The pictures here are of buildings commissioned by the Shi'a rulers of Lucknow, dating from the 18th century, designed by Iranian engineers and constructed by Indian laborers, masons and craftsmen. Clearly representing the Muslim architectural style, the beautiful edifices were heavily influenced by the artistic sensibilities of the Indian workers as well as existing local architecture of pre-Islamic era. In fact during that period, given the high traffic of Persian notables to the Mughal courts, the exchange of architectural design and aesthetics most probably flowed in both directions - from Iran to India and back. This notion is supported by the comment by an Iranian friend who saw the Lucknow photos on my Facebook. She doesn't claim any expertise in the area but noted the following from her observations.
These are fascinating, Ruchira! Except for the corridor of the Bhool Bhulaiya and some general impressions of that kind of blending of interior/exterior space like the doggie in the window picture, it's striking how different they are from architecture in Iran of that period, which I suppose says much for the influence of the Indian craftsmen and how the engineers must have been impressed by what they encountered in India. If anything, some of it reminds me more of Qajar period in Iran, slightly later. Perhaps they brought back some ideas from India?
(Click on the Wiki links for the history of the monuments featured below and on the images for enlargement)
Bada Imambada: The larger of the two famous Imambadas (The monument of the Imam) of Lucknow. Built in the mid 18th century by the Shia ruler of Lucknow as a tribute to Imam Hassan, the monument was designed by Iranian engineers and constructed by Indian laborers.
The main entrance to the Bada (large) Imambada
The view from inside the intricate structure around the deep well
The Bauli - the several stories deep well in the compound
The Tajia Hall
The beautifully carved ceiling of the Tajia Hall. The holy banners in the first alcove on the right
A passage within the Bhool Bhulaiya, the maze
A view of the Rumi Darwaza (The Roman Gate) outside
A building across the street with a fish motif (the elephant is live)
Chhota Imambada:The beautiful, delicately designed Chhota Imambara, a monument dedicated to Imam Hussain. It was built in the late 18th century by the ruling Shia dynasty of Lucknow. As with the its larger counterpart, this edifice too was designed by Iranian architects and built by local Indian laborers and masons.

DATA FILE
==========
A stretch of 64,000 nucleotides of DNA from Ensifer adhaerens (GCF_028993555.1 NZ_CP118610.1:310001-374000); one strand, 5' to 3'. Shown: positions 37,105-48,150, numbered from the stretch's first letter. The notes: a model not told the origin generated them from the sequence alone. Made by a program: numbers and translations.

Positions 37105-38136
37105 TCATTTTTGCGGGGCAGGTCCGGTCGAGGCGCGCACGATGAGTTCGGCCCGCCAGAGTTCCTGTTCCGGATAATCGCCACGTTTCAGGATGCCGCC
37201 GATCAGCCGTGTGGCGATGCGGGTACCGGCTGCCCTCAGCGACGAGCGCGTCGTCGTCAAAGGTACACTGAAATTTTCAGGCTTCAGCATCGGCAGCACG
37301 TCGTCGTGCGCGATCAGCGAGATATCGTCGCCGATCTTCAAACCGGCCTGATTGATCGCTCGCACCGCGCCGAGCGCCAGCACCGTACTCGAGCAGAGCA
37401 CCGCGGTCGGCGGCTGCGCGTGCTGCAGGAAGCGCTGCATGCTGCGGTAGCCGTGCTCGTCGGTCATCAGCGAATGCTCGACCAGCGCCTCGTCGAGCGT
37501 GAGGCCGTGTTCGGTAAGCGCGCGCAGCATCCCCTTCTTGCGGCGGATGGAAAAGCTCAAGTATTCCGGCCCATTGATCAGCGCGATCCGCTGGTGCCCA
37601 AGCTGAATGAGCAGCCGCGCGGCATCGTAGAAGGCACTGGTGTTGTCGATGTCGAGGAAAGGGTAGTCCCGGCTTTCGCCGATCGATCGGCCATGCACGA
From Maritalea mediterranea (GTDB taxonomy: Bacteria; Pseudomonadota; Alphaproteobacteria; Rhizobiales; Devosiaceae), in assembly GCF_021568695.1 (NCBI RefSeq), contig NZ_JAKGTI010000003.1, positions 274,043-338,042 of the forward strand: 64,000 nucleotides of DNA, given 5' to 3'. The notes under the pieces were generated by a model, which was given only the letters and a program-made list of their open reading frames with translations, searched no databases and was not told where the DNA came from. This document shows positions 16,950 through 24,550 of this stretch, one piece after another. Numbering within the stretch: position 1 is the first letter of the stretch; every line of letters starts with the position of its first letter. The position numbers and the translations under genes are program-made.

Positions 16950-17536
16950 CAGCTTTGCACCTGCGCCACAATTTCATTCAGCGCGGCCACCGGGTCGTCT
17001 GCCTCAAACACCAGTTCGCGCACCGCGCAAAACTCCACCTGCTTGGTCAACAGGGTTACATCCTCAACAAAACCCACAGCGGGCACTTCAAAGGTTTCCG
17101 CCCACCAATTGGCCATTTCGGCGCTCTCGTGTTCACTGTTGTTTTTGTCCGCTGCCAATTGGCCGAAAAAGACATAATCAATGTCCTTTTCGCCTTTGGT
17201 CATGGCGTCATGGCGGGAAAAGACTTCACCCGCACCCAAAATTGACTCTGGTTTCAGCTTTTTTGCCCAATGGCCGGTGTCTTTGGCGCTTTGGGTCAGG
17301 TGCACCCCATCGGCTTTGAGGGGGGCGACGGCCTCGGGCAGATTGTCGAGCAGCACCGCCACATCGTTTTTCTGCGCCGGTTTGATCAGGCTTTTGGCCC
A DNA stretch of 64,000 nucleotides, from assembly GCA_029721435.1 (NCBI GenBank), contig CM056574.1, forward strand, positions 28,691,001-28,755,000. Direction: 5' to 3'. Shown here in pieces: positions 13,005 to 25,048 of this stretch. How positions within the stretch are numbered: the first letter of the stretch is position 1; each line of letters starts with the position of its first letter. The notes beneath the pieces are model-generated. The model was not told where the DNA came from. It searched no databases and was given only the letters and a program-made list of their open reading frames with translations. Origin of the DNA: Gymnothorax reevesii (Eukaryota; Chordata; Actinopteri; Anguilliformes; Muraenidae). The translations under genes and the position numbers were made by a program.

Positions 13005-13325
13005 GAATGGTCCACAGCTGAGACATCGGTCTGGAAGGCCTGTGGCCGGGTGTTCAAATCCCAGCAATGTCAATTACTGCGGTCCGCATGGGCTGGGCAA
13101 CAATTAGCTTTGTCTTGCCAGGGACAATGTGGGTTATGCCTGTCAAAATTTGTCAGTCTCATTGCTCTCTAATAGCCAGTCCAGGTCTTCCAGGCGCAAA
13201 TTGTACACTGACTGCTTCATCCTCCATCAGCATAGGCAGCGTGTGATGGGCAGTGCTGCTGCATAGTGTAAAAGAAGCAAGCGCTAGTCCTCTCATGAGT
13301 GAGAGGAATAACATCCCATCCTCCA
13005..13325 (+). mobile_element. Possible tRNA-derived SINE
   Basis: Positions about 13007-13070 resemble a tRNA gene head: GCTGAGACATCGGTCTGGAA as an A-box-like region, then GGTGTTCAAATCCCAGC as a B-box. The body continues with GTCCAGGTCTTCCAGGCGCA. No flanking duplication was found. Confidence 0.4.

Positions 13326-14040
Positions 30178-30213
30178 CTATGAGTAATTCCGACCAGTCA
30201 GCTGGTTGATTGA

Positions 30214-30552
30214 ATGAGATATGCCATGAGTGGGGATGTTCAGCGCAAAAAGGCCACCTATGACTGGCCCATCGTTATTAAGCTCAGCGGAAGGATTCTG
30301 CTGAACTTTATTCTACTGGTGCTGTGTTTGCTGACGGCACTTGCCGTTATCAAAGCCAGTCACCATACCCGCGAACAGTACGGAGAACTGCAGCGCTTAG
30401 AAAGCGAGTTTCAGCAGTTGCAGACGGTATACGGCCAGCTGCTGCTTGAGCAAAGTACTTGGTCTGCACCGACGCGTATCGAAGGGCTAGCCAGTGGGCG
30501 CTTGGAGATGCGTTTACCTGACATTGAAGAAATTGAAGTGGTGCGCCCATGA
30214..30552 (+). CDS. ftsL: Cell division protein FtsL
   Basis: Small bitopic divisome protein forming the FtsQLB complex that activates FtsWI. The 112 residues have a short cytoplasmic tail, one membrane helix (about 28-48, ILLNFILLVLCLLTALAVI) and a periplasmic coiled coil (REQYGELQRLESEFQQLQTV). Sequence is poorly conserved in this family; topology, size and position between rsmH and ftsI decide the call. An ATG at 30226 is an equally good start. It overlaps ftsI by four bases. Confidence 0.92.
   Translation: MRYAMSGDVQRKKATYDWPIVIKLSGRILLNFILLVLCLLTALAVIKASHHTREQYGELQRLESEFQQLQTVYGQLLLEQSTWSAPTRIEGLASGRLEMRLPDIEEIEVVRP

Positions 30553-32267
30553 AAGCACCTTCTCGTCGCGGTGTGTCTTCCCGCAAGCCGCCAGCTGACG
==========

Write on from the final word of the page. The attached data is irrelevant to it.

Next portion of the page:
A charming pair at the entrance. The metal female figure is a lightning conductor and the golden fish is the equivalent of a wind sock.
The Chhota Imambara
A jacuzzi bath for the women of the royal family on the premises.
The mausoleum of theNawab's daughter.
The lace like design and calligraphy on the front wall of the Imambada.
A scenic shot within the complex. Lucknow has a rich and varied assortment of botanical life.
The mosque at the Chhota Imambara.
The Residency at Lucknow (a major site of the Sepoy Mutiny, India's first war of independence against British occupation)
A memorial before the dining hall to commemorate British soldiers
Bullet holes on the walls of the Residency.
A memorial to Indian soldiers who sided with the British.
The boundary wall of a building in the compound
The burnt out quarters where Sir Henry Lawrence, the commander of the British forces died.
The remnants of the church of the Residency and the surrounding cemetery.
A British gun.
The mosque of the Residency. It is still in use.
The last Nawab of Oudh (Lucknow was its capital), Wajid Ali Shah. The hapless, pleasure loving, apathetic ruler was removed from power and exiled in Calcutta by the British just a year before the Mutiny, in preparation for the take over of Lucknow and the kingdom of Oudh.
Vaclav Havel: The good, they die young (Norman Costa)
Vaclav Havel Dies: Former Czech President Dead At 75. Read HERE.
by WILLIAM J. KOLE and KAREL JANICEK, 12/18/11 10:44 AM ET, in Huffington Post
PRAGUE — Vaclav Havel wove theater into revolution, leading the charge to peacefully bring down communism in a regime he ridiculed as "Absurdistan" and proving the power of the people to overcome totalitarian rule.
Shy and bookish, with a wispy mustache and unkempt hair, the dissident playwright was an unlikely hero of Czechoslovakia's 1989 "Velvet Revolution" after four decades of suffocating repression – and of the epic struggle that ended the wider Cold War.
He was his country's first democratically elected president, leading it through the early challenges of democracy and its peaceful 1993 breakup into the Czech Republic and Slovakia, though his image suffered as his people discovered the difficulties of transforming their society.
A former chain-smoker who had a history of chronic respiratory problems dating back to his years in communist jails, Havel died Sunday morning at his weekend home in the northern Czech Republic, his assistant Sabina Tancevova said. His wife Dagmar and a nun who had been caring for him the last few months of his life were by his side, she said. He was 75.